Russian Orthodox reject council preparatory document on social justice

Gabriel Sanchez writes

Preparations for next year’s “Great and Holy Council” have not been running smoothly as of late, as evidenced by the Russian Orthodox Church’s recent decision to reject one of the Council’s preparatory documents (H/T Byzantine Texas). The document in question, “The Orthodox Church’s Contribution to the Triumph of Peace, Justice, Freedom, Brotherhood and Love among Nations and to the Elimination of Racial and Other Forms of Discrimination,” sounds like a parody of something produced by the Pontifical Council for Justice and Peace (or perhaps it sounds exactly like something produced by the Pontifical Council for Justice and Peace). Why the Russian Church rejected it remains a mystery. The cynic in me suspects it has something to do with ensuring that the Moscow Patriarchate’s “Blood-and-Soil Ecclesiology” remains unscathed. The optimist hopes that the Russians may have seen such a statement as sowing the seeds of indifferentism and empty headed ecumenism and decided to put a stop to it. [emphasis added]

I’m in favor of a certain amount of blood-and-soil ecclesiology myself–maybe that’s something Catholics could learn from our “separated brothers” to the East–and I’m grateful to the Russians for whatever reason they did it. With a comical name like that, we all know what the content must have been like.

Eastern Orthodox:  look at what aggiornamento did to us.  Learn from our folly.  Save yourselves!

8 Responses

  1. […] Russian Orthodox reject council preparatory document on social justice […]

  2. “blood-and-soil ecclesiology”- does it mean national Churches?
    IF it is national then can it be Catholic?

  3. Unfortunately, I always view such things with pessimism, because I wonder how long this resolve can last? Will it decay over time with the constant battering of Modernity’s gale at the door? I applaud the stance of the Chuch, but I am fearful for the future. May God preserve Holy Orthodoxy.

  4. Vishmehr, are you Catholic?

  5. Reasons to Believe in Jesus

    Reasons to believe Jesus is alive in a new life with God can be found in quotes from two prominent atheists and a biology textbook.

    Thus the passion of man is the reverse of that of Christ, for man loses himself as man in order that God may be born. But the idea of God is contradictory and we lose ourselves in vain. Man is a useless passion. (Jean-Paul Sartre, Being and Nothingness: A Phenomenological Essay on Ontology, New York: Washington Square Press, p. 784)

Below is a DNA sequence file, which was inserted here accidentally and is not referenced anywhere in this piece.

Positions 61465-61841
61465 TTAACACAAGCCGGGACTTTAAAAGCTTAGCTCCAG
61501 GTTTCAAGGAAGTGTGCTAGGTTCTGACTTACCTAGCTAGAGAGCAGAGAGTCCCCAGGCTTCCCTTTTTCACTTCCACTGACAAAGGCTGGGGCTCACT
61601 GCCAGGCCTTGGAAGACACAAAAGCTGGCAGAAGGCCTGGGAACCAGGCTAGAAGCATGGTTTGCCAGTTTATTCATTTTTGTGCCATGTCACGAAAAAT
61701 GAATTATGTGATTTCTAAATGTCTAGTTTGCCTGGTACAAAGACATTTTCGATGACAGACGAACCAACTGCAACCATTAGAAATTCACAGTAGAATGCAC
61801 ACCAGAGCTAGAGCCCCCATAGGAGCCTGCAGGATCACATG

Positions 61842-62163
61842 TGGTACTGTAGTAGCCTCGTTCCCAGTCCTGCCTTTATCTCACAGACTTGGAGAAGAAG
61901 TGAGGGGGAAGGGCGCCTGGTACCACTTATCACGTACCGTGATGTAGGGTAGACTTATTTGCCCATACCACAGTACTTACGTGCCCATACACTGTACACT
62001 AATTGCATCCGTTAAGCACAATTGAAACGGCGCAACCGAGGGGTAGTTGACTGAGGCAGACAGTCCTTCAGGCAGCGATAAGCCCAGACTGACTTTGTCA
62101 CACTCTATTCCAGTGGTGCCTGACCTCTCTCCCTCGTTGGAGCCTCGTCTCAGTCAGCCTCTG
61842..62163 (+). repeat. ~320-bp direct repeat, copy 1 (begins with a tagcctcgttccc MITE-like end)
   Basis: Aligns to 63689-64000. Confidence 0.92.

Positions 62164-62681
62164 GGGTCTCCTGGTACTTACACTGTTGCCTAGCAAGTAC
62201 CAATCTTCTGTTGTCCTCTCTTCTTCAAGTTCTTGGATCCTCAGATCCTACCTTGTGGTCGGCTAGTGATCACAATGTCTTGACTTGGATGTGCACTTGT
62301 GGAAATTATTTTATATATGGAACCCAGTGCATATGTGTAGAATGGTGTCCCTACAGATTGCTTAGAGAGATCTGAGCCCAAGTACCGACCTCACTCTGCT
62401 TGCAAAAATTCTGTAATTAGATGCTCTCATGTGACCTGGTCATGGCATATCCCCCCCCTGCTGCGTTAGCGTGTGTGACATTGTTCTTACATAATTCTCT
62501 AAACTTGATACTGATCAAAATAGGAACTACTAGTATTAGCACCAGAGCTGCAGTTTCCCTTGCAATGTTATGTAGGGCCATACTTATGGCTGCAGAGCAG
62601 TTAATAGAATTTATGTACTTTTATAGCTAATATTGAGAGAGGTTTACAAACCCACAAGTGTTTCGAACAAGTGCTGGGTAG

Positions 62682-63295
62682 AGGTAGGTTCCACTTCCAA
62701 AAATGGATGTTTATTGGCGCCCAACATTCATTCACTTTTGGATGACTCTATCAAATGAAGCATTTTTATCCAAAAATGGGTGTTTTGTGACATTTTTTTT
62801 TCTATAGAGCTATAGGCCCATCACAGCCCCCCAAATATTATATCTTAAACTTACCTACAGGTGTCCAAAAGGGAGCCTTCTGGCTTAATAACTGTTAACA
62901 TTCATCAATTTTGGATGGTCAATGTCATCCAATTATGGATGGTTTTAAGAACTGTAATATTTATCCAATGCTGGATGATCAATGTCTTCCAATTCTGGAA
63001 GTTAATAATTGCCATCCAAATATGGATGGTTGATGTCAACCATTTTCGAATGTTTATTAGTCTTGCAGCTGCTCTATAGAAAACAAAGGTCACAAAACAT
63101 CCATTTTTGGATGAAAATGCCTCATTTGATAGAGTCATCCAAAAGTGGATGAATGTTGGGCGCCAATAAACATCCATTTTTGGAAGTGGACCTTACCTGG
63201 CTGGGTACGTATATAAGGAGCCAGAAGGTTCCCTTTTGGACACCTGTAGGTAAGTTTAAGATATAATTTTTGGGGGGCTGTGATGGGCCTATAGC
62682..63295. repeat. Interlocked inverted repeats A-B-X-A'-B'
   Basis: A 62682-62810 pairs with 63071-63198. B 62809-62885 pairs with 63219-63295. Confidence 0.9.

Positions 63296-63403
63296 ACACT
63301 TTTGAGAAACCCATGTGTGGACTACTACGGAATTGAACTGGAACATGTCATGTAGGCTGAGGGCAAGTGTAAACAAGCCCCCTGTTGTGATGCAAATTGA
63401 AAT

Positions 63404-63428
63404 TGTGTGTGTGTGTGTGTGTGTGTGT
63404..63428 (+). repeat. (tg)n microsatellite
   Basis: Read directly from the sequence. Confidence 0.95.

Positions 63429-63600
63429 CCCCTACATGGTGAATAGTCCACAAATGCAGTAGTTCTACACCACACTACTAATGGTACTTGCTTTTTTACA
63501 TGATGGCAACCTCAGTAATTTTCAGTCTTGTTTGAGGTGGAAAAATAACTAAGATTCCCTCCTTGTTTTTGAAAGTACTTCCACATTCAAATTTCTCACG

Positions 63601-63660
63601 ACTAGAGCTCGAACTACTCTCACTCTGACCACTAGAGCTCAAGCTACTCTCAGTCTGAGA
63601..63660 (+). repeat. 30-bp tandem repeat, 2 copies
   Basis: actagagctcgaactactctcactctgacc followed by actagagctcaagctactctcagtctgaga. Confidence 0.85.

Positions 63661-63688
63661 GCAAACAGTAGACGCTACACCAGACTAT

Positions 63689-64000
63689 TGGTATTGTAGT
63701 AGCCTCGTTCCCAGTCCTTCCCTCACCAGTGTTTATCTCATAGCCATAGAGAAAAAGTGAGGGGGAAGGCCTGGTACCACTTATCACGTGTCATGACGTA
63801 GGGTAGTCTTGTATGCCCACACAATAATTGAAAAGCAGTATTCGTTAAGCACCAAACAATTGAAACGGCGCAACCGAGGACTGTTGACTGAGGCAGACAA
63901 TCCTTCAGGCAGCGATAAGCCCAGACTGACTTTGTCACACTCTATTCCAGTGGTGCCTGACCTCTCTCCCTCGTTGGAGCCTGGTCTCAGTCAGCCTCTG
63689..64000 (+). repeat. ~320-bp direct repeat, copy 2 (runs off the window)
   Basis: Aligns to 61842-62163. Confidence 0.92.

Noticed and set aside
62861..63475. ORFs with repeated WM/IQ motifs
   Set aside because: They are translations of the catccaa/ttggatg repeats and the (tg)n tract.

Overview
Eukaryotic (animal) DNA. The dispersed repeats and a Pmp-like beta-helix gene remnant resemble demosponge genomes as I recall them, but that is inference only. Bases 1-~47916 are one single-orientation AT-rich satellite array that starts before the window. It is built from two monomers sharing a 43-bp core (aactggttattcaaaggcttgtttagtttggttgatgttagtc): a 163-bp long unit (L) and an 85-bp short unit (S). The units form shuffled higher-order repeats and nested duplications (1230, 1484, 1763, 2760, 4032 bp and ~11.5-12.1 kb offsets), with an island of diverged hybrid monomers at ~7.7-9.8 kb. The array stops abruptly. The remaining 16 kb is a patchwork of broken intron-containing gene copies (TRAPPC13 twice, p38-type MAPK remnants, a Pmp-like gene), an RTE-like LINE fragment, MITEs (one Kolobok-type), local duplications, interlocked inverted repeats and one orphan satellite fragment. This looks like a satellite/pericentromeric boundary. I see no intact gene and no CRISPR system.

Among the traditional candidates for comprehensive understanding of the relation of mind to the physical world, I believe the weight of evidence favors some from of neutral monism over the traditional alternatives of materialism, idealism, and dualism. (Thomas Nagel, Mind and Cosmos: Why the Materialist Neo-Darwinian Conception of Nature Is Almost Certainly False, location 69 of 1831)

    And certain properties of the human brain distinguish our species from all other animals. The human brain is, after all, the only known collection of matter that tries to understand itself. To most biologists, the brain and the mind are one and the same; understand how the brain is organized and how it works, and we’ll understand such mindful functions as abstract thought and feelings. Some philosophers are less comfortable with this mechanistic view of mind, finding Descartes’ concept of a mind-body duality more attractive. (Neil Campbell, Biology, 4th edition, p. 776 )

    Sartre speaks of the “passion of man,” not the passion of Christians. He is acknowledging that all religions east and west believe there is a transcendental reality and that perfect fulfillment comes from being united with this reality after we die. He then defines this passion with a reference to Christian doctrine which means he is acknowledging the historical reasons for believing in Jesus. He does not deny God exists. He is only saying the concept of God is contradictory. He then admits that since life ends in the grave, it has no meaning.

    From the title of the book, you can see that Nagel understands that humans are embodied sprits and that the humans soul is spiritual. He says, however, that dualism and idealism are “traditional” alternatives to materialism. Dualism and idealism are just bright ideas from Descartes and Berkeley. The traditional alternative to materialism is monism. According to Thomas Aquinas unity is the transcendental property of being. Campbell does not even grasp the concept of monism. The only theories he grasps are dualism and materialism.

    If all atheists were like Sartre, it would be an obstacle to faith. An important reason to believe in Jesus is that practically all atheists are like Nagel and Campbell, not like Sartre.

    by David Roemer
    347-417-4703
    http://www.newevangelization.info

  6. The youtube video isn’t exactly fair, though the point is good. The 60’s liturgical changes were an utter break from the previous 1,500 years liturgy, which up until that point had only minor changes such as calendar updates. Benedict also permitted its practice once more by declaring it eternal and immune to suppression.

    I think it’s only “extraordinary” in the sense that God is extraordinary, and of course that is the point of worship.

  7. I’m sure there are more than a few liberal “Orthodox” churches with similar liturgical abuses.

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